Arguably the most magnificent Roman site in Africa, Dougga’s ancient remains – a Unesco World Heritage site since 1997 – are startlingly complete, giving a beguiling glimpse of how well-heeled Romans lived, flitting between bathhouses, the imposing Capitole, a 3500-seat theatre and various temples. The city was built on the site of an ancient Numidian settlement called Thugga, which explains why the streets are so uncharacteristically tangled. The 2nd-century-BC Libyco-Punic Mausoleum is the country’s finest pre-Roman monument.
A Roman city with a view, Dougga is set on an enchanting hillside surrounded by olive groves and overlooking fields of grain, with forested hills beyond. Built of yellowish-tan stone, its mellow tones meld harmoniously with the brown, tan and dark-green landscape of the Kalled Valley and the Teboursouk Mountains.
Nestled into the hillside, the outstanding restored theatre, whose 19 tiers could accommodate an audience of 3500, was built in AD 168 by one of the city’s wealthier residents, Marcius Quadratus. The nosebleed seats have spectacular views of the encircling valleys. Today, the theatre serves as a superb setting for listening to North African music during the month-long Dougga Festival, usually held in July or August.
North of the theatre, the ruins of the Vandal Church of Victoria are the only evidence of Christianity at Dougga. The church was built in the early 5th century using stone taken from the surrounding temples. The small crypt next door is packed with large stone sarcophagi.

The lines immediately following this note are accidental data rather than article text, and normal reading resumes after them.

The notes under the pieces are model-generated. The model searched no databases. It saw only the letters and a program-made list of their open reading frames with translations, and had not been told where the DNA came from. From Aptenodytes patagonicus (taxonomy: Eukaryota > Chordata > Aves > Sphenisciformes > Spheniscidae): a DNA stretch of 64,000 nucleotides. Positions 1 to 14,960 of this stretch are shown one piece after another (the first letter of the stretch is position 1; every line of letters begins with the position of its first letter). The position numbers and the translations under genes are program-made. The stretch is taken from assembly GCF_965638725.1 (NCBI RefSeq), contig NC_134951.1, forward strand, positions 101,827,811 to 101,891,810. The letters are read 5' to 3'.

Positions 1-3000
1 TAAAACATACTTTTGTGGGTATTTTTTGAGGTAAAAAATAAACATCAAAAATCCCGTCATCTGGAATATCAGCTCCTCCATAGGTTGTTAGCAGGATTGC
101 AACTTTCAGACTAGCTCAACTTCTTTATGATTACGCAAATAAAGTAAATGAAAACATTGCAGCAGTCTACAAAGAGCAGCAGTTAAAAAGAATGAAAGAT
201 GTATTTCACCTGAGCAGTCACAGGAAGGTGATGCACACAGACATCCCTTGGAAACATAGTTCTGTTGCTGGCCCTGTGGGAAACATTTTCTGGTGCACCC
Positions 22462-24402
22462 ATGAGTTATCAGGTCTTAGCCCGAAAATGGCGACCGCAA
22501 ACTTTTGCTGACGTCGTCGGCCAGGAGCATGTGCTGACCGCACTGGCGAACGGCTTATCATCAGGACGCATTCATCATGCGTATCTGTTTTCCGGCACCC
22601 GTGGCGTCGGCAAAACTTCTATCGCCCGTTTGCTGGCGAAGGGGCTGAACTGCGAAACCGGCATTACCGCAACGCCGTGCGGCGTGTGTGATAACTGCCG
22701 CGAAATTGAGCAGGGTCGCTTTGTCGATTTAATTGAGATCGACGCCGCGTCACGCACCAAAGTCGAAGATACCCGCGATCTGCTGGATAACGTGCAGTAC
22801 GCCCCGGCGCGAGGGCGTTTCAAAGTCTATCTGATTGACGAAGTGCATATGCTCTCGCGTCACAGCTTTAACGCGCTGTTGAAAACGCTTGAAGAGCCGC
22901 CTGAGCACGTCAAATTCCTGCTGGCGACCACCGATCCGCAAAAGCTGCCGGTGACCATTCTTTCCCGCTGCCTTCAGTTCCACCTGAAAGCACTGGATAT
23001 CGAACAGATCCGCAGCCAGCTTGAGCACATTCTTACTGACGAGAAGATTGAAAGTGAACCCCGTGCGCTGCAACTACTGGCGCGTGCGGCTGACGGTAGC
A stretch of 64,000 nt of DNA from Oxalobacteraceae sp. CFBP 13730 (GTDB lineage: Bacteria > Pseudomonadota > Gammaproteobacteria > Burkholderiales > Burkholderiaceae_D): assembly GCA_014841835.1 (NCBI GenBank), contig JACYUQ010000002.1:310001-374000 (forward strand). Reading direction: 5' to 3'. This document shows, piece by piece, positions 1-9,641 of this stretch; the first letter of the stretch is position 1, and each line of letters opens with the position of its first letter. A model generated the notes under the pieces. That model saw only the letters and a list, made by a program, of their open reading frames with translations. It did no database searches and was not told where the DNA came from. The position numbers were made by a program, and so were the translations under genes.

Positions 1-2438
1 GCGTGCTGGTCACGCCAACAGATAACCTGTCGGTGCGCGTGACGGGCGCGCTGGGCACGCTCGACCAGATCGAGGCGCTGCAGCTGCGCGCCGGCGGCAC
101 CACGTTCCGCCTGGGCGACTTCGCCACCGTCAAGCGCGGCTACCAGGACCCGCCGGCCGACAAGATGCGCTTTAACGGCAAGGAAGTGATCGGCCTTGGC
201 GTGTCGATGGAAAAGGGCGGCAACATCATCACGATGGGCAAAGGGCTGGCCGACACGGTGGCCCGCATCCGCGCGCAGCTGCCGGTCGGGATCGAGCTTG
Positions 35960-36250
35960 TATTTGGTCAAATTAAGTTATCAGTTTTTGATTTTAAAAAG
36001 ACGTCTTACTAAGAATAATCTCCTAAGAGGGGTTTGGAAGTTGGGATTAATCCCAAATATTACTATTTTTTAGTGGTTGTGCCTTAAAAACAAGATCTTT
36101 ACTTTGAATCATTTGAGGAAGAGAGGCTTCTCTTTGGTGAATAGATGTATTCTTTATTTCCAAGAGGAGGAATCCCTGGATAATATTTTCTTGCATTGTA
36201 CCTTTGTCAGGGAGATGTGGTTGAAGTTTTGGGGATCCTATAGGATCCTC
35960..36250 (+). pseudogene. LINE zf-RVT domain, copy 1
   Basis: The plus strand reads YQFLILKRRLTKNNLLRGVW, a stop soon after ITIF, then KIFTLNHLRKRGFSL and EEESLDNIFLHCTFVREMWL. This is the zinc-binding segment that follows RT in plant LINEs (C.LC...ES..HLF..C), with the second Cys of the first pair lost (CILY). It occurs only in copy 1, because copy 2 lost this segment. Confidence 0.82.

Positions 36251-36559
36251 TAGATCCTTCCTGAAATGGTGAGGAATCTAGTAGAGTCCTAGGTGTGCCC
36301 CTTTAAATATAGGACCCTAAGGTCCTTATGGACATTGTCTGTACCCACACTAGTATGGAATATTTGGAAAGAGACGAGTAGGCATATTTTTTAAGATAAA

A bit further north stands the Temple of Saturn, which must have been a magnificent sight after its completion in AD 195, but today only six stunted columns remain. Built on a platform facing east over the valley of Oued (River) Kalled, it dominated the ancient city’s northern approach. The structure stands on the site of an earlier temple to Baal Hammon, the chief Punic deity, who was reinterpreted as Saturn in Roman times and was the favoured god of Roman Africa.
Nearby, the so-called Numidian Wall protected the city in pre-Roman days. At the wall's southern end, the reconstructed apse next to the Temple of Saturn is all that remains of the Sanctuary of Neptune. Dozens of primitive dolmen graves, the oldest structures at Dougga, dot the northwestern edge of the Numidian Wall.
From the Sanctuary of Neptune, follow a rough path west, turn left when it comes to an end and then right for the nine Cisterns of Ain Mizeb. The city’s main water supply, they were fed by a spring some 200m to the west and remain in excellent condition.
Follow the dirt route that leads northwest and then cut across the fields to glimpse the underwhelming remains of the Temple of Minerva. Looking northwest from here, it’s possible to discern the outline of the circus, once the staging grounds for chariot races and now an elongated wheat field filling a saddle between two hills.
A path runs south of the cisterns to the cavernous but not as well preserved Cisterns of Ain El Hammam, added during the reign of Commodus (AD 177–192) to meet the city’s growing demand for water. They were supplied via an aqueduct, sections of which are visible among the olive trees west of the cisterns, fed by springs 12km to the southwest.